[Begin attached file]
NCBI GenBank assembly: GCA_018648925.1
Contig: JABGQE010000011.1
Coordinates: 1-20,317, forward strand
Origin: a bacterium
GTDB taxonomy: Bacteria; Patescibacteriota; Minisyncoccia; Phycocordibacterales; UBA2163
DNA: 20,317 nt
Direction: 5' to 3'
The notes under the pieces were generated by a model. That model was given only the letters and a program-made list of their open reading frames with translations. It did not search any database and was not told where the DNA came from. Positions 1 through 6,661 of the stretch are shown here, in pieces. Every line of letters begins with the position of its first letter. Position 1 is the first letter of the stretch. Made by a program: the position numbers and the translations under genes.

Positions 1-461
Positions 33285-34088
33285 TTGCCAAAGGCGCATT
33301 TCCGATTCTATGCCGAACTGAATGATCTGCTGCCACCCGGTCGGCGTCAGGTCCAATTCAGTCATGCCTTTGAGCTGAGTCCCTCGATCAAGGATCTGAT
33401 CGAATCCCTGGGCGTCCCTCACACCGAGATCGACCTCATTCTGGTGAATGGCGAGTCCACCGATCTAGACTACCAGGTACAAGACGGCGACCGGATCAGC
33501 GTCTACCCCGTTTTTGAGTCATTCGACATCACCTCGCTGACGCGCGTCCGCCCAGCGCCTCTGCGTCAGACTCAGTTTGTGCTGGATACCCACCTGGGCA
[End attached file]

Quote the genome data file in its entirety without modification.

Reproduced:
NCBI GenBank assembly: GCA_018648925.1
Contig: JABGQE010000011.1
Coordinates: 1-20,317, forward strand
Origin: a bacterium
GTDB taxonomy: Bacteria; Patescibacteriota; Minisyncoccia; Phycocordibacterales; UBA2163
DNA: 20,317 nt
Direction: 5' to 3'
The notes under the pieces were generated by a model. That model was given only the letters and a program-made list of their open reading frames with translations. It did not search any database and was not told where the DNA came from. Positions 1 through 6,661 of the stretch are shown here, in pieces. Every line of letters begins with the position of its first letter. Position 1 is the first letter of the stretch. Made by a program: the position numbers and the translations under genes.

Positions 1-461
Positions 33285-34088
33285 TTGCCAAAGGCGCATT
33301 TCCGATTCTATGCCGAACTGAATGATCTGCTGCCACCCGGTCGGCGTCAGGTCCAATTCAGTCATGCCTTTGAGCTGAGTCCCTCGATCAAGGATCTGAT
33401 CGAATCCCTGGGCGTCCCTCACACCGAGATCGACCTCATTCTGGTGAATGGCGAGTCCACCGATCTAGACTACCAGGTACAAGACGGCGACCGGATCAGC
33501 GTCTACCCCGTTTTTGAGTCATTCGACATCACCTCGCTGACGCGCGTCCGCCCAGCGCCTCTGCGTCAGACTCAGTTTGTGCTGGATACCCACCTGGGCA